Regional mall REITs turned a corner in the third quarter, as most of the sector's players focused on getting balance sheets in order and reported a more hopeful attitude from tenants. Out of the seven regional mall REITs, at least four outperformed consensus analyst estimates for the quarter ended Sept. 30.

Simon Property Group Inc. (NYSE: SPG), Macerich Co. (NYSE: MAC), CBL & Associates Properties Inc. (NYSE: CBL) and Taubman Centers Inc. (NYSE: TCO) beat analyst estimates by a range of $0.03 per share to $0.16 per share. Glimcher Realty Trust (NYSE: GRT) missed estimates by $0.01 per share.

"It turns out that mall REITs outperformed expectations," says Rich Moore, an analyst with RBC Capital Markets. "It was a good quarter, not unbelievable, but occupancy seemed to be stable and leasing velocity was picking up substantially. Retailers are back and they are looking for space and a lot of that is coming from people looking to trade up and get into spaces they could never get into."

Mall REITs continued to clean up company balance sheets in the third quarter and most have managed to reduce debt loads, conduct public debt and equity offerings, secure refinancing and otherwise deal with upcoming expirations. As a result, the sector seems on solid footing as 2009 draws to a close.

Indianapolis-based Simon, the country's largest retail REIT, with 246 million square feet of space, stood strong with $4 billion in cash that could be used to buy properties or to continue to pay down debt. For its part, Santa Monica, Calif.-based Macerich ended the quarter with $6.99 billion in outstanding debt, $900 million less than at the end of the second quarter. The REIT's strategy of using joint ventures to move debt off its balance sheet worked and, as of now, has been concluded, according to statements made by CEO Art Coppola during the company's Nov. 5 conference call with analysts.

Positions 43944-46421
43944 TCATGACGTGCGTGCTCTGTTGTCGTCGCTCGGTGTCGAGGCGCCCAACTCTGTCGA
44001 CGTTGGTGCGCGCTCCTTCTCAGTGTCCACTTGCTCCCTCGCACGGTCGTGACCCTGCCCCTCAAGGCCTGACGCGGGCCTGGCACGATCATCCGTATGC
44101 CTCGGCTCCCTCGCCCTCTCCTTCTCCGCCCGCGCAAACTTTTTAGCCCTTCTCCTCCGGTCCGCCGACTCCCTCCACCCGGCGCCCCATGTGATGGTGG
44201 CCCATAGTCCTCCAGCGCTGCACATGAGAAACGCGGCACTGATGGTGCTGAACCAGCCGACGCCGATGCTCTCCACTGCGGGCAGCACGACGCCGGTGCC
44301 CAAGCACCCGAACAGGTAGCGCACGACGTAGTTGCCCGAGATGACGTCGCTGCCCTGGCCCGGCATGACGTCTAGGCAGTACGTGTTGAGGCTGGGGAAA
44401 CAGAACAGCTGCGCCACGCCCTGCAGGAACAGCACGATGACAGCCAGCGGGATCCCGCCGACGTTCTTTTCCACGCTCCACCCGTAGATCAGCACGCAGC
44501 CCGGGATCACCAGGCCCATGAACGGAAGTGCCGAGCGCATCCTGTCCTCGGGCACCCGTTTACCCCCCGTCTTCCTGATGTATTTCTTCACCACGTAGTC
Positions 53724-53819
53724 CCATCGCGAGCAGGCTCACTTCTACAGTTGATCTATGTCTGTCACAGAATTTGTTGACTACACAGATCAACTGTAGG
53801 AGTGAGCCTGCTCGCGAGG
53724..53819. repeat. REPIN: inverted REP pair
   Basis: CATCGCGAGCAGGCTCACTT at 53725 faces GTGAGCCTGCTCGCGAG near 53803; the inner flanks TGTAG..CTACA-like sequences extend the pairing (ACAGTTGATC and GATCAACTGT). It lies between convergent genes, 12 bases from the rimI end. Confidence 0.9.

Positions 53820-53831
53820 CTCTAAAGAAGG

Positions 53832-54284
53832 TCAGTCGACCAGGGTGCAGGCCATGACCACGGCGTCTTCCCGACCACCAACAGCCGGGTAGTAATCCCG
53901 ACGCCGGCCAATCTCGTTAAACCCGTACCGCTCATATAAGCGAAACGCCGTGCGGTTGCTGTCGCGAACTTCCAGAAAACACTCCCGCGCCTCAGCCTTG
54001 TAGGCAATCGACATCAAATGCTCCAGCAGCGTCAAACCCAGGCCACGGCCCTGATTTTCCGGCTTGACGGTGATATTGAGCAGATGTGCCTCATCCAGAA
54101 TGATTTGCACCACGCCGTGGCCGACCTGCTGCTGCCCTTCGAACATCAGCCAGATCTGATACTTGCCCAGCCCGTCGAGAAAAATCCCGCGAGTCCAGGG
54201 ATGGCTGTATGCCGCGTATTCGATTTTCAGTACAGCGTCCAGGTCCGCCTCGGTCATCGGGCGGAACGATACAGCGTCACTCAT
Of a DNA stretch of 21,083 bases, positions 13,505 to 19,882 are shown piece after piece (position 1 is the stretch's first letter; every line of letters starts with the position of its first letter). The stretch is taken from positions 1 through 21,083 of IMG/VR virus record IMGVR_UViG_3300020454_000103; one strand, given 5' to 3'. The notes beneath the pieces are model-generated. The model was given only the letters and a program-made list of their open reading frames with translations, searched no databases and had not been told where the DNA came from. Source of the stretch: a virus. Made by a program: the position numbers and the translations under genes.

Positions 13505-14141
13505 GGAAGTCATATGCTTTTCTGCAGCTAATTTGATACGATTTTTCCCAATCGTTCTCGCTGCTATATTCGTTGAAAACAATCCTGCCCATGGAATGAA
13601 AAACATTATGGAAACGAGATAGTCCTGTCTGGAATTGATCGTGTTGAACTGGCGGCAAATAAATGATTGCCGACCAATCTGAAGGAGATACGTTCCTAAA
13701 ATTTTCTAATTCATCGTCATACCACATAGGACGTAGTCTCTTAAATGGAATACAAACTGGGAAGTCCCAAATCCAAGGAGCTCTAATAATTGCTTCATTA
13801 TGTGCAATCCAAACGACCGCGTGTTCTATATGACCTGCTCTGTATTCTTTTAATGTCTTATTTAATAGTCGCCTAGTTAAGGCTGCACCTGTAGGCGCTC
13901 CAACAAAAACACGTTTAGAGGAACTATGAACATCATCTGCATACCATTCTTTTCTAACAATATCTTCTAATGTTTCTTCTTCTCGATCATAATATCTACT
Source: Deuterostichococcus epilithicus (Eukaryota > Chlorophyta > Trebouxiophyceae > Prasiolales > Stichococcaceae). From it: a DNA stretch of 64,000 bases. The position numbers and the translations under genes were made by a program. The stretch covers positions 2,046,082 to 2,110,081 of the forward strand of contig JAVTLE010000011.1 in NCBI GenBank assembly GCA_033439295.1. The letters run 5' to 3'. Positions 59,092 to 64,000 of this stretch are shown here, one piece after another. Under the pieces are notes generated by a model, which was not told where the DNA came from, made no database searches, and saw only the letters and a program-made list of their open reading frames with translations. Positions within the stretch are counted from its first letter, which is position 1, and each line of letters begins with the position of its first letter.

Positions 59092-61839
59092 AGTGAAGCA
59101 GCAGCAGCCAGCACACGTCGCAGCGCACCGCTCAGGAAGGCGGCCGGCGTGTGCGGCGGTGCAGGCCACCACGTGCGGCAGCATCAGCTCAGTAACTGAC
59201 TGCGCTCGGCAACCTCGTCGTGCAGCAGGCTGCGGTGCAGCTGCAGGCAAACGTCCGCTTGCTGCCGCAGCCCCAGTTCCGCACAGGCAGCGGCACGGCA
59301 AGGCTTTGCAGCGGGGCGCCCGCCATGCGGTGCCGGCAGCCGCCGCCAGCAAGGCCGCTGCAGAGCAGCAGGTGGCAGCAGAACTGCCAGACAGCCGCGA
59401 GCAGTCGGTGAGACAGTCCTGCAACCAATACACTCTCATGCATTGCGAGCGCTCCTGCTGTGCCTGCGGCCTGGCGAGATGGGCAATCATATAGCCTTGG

CBL & Associates, a Chattanooga, Tenn.-based REIT with an 83.6-million-square-foot portfolio, also made strides in whittling down its leverage level with credit line extensions and a stock offering. The company has been looking at joint venture opportunities as a way to further cut down its debt load, but won't force through a deal if no good options arise, according to CBL executives.

The only mall REIT still facing some challenges appears to be the Columbus, Ohio-based Glimcher Realty Trust, which ended the quarter with a credit line balance of $366 million and few unencumbered assets. Glimcher operates a 21.7-million-square-foot portfolio. The company recently signed a $320 million pact with Blackstone. That will allow it to pay down some debt, but it still has work to do. "A heavily over-levered balance sheet continues to burden the Glimcher story," Moore wrote in a Nov. 3 note.

Executives at regional mall REITs also reported increasing stability among tenants. While mall retailers expect flat to modestly positive same-store sales during the holiday shopping season, merchants have prepared for the modest season by scaling down inventories, says Moore. Many retailers are also preemptively slashing prices in order to get a leg up on the competition. It is hoped that the strategies will help prevent a re-run of last year when retailers entered the new year with a glut of unsold merchandise that had to be hawked at deep discounts.

Occupancies decreased by about a percentage point in the third quarter for mall REITs, but in most cases firms reported numbers above the 90 percent mark. According to a few REIT executives, tenants were starting to discuss potential new deals for 2010.

The tempered optimism about tenants' performance was perhaps best expressed by Glimcher CEO Michael Glimcher during the company's Oct. 30 earnings call.

"We were…encouraged by customer traffic only being down by approximately 1 percent portfolio wise, an improvement from the prior quarters," he said.

–Elaine Misonzhnik